My Lords, can my noble friend confirm that British Waterways has announced that about 180 of its staff were made redundant? Can he say what short-term impact that is likely to have on British Waterways’ key role in urban regeneration?

My Lords, I probably need a bit more advice on British Waterways, because Natural England does not deal with it. British Waterways is a trading body. It is true that it has had a cut, but, again, it is a fairly small percentage of its income. Some people might say that the cut is not the reason why it has had to make the redundancies, but I do not know. I would have to take further advice on that.

My Lords, was the scale of the forthcoming cuts inherent in the Question known to the Government when the Bill setting up the new agency was going through the House?

Certainly not, my Lords. The reality is that a team of Ministers went into Defra at the time of the reshuffle in May, and at the end of June it was drawn to our attention that there was a hole in the budget. We are trying to deal with it as best as we can.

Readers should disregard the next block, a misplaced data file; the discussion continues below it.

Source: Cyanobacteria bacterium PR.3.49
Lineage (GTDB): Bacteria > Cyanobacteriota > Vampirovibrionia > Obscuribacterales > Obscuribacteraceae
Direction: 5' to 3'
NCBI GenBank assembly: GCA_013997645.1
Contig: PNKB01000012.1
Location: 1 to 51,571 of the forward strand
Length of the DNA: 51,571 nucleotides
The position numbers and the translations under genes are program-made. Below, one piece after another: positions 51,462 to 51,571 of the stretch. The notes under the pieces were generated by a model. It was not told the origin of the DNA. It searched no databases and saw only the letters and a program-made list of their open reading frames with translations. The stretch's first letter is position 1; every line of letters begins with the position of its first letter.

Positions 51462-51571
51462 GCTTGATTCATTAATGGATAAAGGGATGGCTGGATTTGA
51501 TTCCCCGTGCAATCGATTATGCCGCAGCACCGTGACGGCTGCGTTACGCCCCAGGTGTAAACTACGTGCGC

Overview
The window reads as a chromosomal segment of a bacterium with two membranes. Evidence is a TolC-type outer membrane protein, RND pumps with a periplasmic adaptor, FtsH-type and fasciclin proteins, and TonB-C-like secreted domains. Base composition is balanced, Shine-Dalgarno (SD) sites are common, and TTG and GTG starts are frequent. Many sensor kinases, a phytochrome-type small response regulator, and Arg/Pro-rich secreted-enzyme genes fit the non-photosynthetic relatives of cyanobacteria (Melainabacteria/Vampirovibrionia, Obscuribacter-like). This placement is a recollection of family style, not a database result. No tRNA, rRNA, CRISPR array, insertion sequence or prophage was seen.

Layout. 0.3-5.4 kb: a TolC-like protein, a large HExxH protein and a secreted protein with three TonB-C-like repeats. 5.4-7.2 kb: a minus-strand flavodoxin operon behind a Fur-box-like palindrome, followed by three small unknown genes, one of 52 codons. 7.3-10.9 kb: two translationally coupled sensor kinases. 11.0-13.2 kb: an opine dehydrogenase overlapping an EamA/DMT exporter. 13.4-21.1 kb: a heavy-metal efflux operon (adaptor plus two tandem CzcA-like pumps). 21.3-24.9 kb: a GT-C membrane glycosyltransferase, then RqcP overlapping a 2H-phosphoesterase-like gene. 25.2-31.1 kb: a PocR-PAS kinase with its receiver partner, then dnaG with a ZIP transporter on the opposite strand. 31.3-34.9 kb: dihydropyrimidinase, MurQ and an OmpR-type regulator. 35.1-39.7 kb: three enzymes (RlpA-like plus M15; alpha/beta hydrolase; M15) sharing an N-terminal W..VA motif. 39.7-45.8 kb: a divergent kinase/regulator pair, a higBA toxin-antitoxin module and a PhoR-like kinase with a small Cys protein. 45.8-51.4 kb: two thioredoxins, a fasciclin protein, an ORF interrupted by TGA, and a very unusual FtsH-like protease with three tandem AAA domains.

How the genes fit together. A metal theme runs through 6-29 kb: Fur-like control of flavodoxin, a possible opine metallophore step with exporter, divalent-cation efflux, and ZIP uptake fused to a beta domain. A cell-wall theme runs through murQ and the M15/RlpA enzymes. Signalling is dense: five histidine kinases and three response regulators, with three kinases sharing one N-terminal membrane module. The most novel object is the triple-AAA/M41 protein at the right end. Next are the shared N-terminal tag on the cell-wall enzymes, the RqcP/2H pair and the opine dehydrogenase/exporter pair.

My Lords, will the noble Lord explain who is responsible for what I can only describe as cock-ups in the accountancy in Defra, and are their heads going to roll?

My Lords, with respect, I do not think that that is a fair way of putting it. I have explained how the pressures behind the £200 million have come about. The fact that they came to light and were put to Ministers only at the end of June, to be dealt with this year, makes it more difficult. People have expectations. The budget was fixed at least at the last CSR and would therefore have been known last autumn. It certainly was not known when the legislation for Natural England was going through. I have explained that each amount is justifiable, and we cannot ignore them. We have to deal with this as best as we can, as we have tried to do in the department’s overall budget and spending of nearly £4 billion.